The rise to prominence of many modern groups of plants and animals through the Cenozoic era has always proved something of a paradox; why should global biodiversity show such a steep increase just as climates were deteriorating? It is possible that at least part of the answer to this question lies in the regionalisation of biotas, with higher extinction rates towards the poles being balanced, or exceeded, by higher speciation in the tropics. Such a process would in turn be an important mechanism underpinning the formation of polar – equatorial gradients in taxonomic diversity through to the present day.
The PALEOPOLAR project has been looking at the balance between speciation, extinction and dispersal in both the high- and low-latitudes at selected time intervals through the early Cenozoic era. Biological change is being assessed from the latest Cretaceous (Maastrichtian stage) across the K-Pg boundary into the mid Paleocene. The focus is on a new dataset from Seymour Island, Antarctica, one of the best-exposed K-Pg sections in the world. Biotic recovery patterns during the earliest Paleogene are being linked to palaeoenvironmental and palaeoclimatic changes using palynology and macrofossil community analyses, sedimentology, geochemistry and climate modelling. By adopting a multidisciplinary approach we hope to throw important new light on how Early Cenozoic biotic and climatic events helped shape some of the major patterns of life on Earth at the present day.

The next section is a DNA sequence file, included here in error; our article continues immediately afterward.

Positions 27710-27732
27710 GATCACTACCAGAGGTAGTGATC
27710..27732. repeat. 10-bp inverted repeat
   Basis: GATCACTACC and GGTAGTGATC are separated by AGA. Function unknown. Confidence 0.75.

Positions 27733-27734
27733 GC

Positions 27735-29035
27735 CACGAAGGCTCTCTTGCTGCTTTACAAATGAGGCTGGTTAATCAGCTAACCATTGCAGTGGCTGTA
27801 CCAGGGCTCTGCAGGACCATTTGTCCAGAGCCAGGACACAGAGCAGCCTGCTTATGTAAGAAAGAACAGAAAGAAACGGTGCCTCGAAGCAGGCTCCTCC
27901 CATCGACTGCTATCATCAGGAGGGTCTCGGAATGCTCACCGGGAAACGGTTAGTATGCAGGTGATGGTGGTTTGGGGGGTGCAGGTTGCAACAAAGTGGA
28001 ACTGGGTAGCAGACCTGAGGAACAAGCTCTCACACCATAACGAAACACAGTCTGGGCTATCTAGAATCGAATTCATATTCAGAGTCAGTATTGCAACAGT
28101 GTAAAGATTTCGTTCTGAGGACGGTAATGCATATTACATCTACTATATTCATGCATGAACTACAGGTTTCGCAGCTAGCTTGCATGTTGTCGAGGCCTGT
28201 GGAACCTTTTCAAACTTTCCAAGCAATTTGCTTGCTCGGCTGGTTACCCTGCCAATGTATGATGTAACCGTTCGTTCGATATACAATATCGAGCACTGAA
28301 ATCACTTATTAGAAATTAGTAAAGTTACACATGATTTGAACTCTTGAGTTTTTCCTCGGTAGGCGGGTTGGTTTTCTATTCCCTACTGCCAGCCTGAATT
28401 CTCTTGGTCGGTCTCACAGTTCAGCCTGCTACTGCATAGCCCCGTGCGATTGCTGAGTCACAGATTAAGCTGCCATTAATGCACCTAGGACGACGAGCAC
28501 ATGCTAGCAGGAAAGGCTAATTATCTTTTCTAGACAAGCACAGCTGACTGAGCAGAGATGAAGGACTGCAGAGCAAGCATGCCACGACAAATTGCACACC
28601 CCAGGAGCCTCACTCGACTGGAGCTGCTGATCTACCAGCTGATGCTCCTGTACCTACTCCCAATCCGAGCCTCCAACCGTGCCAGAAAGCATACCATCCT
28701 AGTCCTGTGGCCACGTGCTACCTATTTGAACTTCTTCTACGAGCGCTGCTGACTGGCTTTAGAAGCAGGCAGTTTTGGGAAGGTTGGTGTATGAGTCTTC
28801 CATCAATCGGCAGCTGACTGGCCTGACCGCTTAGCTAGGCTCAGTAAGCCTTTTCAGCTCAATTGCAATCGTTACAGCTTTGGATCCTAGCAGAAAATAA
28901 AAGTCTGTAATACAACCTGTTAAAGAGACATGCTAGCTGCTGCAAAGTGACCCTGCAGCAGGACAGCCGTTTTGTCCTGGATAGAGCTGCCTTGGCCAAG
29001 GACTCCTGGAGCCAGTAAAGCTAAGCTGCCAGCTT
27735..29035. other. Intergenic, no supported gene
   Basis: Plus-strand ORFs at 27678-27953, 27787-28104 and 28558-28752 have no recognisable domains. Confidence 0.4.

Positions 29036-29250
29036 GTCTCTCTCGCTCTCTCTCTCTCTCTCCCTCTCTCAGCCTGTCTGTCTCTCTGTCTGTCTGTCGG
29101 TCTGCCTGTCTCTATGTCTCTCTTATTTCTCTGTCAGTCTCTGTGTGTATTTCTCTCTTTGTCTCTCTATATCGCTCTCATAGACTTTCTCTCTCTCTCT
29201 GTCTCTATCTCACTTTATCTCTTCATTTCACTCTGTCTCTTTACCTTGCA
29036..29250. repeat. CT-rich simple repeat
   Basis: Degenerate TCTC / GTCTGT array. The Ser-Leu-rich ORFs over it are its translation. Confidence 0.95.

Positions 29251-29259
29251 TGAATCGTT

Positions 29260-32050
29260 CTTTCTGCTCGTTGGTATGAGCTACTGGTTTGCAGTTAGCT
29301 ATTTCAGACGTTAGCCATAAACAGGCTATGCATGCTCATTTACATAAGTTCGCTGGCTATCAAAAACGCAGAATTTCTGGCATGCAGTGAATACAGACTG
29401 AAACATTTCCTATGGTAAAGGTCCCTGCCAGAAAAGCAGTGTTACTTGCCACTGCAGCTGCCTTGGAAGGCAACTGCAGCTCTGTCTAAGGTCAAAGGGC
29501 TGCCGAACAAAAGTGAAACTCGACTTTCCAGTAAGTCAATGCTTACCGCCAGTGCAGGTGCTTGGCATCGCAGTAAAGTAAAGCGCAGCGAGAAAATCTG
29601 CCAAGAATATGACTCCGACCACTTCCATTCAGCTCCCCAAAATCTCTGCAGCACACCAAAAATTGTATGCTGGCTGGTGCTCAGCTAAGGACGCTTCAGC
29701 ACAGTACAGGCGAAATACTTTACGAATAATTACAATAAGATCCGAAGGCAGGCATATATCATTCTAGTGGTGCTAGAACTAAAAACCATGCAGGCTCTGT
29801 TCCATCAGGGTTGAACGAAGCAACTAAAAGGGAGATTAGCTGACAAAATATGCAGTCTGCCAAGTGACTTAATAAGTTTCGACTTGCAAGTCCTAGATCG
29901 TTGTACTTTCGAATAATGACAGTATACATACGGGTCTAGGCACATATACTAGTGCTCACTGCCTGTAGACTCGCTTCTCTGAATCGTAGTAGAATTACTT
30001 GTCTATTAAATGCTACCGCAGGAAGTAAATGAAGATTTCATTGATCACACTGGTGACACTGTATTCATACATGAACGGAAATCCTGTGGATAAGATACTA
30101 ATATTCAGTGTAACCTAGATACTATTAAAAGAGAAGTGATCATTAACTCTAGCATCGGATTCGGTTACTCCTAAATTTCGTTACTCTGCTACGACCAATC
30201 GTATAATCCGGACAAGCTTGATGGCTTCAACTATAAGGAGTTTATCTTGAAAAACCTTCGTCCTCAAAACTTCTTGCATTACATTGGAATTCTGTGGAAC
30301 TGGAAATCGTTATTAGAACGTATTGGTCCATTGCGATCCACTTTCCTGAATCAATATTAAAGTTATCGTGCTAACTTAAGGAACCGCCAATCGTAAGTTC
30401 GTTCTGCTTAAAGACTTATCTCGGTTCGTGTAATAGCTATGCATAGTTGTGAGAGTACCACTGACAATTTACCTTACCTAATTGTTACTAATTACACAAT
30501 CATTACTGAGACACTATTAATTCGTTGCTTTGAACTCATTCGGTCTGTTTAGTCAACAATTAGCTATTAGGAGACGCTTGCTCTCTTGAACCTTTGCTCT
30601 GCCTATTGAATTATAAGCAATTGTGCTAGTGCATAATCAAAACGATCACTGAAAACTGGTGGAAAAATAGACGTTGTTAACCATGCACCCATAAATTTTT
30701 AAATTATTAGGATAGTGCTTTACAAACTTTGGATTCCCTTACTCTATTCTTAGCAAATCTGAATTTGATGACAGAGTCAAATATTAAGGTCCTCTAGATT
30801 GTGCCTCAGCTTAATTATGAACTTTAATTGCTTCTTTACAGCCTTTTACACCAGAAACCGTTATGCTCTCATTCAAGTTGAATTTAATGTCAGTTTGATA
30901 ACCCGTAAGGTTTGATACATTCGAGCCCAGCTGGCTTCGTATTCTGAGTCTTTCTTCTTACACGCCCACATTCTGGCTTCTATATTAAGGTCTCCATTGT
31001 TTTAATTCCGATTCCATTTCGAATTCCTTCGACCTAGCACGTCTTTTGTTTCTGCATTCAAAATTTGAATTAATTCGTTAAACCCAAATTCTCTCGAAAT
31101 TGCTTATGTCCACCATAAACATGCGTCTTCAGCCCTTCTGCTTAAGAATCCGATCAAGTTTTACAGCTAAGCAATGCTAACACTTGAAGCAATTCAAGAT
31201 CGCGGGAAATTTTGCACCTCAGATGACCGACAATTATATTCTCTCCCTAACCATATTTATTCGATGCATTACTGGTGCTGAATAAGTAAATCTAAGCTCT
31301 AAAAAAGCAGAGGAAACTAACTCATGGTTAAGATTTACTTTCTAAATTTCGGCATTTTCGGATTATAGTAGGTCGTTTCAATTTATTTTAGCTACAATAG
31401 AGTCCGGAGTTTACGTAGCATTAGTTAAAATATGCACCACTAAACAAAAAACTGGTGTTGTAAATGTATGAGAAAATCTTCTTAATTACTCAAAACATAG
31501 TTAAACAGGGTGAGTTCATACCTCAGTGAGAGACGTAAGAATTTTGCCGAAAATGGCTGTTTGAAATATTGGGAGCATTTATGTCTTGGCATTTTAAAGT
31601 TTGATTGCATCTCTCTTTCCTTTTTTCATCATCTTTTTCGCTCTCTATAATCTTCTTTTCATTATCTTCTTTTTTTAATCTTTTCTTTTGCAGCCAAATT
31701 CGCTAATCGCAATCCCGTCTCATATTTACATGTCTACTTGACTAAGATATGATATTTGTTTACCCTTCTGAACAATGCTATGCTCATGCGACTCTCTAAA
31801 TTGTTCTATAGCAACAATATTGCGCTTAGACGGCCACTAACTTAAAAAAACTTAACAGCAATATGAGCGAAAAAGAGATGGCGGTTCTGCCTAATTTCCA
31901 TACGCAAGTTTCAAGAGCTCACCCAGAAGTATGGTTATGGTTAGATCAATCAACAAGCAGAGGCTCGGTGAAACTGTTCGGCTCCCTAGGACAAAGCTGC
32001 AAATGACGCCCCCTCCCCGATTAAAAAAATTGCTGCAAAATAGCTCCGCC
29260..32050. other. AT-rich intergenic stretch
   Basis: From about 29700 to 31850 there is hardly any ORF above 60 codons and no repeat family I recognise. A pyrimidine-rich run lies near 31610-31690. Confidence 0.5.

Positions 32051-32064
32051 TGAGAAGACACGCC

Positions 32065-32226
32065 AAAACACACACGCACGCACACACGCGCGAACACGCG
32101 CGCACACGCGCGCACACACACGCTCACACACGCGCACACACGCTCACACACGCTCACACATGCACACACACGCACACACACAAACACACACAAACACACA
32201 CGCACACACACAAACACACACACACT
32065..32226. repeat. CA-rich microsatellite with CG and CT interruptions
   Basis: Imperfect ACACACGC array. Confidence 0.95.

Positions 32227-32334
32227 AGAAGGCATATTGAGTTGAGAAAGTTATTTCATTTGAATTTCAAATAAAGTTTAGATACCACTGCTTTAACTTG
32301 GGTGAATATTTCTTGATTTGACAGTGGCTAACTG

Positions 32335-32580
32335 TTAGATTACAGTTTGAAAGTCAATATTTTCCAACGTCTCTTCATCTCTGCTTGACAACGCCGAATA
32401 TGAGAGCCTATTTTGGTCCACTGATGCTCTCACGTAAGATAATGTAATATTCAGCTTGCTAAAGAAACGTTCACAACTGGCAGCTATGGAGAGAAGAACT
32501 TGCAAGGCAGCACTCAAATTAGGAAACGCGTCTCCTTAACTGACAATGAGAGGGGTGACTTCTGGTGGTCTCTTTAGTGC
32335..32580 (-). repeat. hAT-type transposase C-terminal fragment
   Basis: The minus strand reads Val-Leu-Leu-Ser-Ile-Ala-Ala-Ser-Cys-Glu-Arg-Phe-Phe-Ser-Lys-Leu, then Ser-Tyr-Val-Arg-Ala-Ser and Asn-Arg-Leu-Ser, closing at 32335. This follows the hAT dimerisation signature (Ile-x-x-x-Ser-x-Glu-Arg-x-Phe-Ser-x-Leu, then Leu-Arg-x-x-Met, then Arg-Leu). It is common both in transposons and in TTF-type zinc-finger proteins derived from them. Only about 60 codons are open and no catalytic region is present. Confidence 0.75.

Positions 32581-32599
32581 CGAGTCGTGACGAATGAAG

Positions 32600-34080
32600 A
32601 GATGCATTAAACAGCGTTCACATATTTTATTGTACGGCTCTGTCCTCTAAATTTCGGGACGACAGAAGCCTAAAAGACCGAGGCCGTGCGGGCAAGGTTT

GEUS (Geological Survey of Denmark and Greenland): Jon Ineson
University of Bristol: Professor Daniel Lunt, Claire Lopston (Ph.D. student)
University of Cambridge: Elizabeth Harper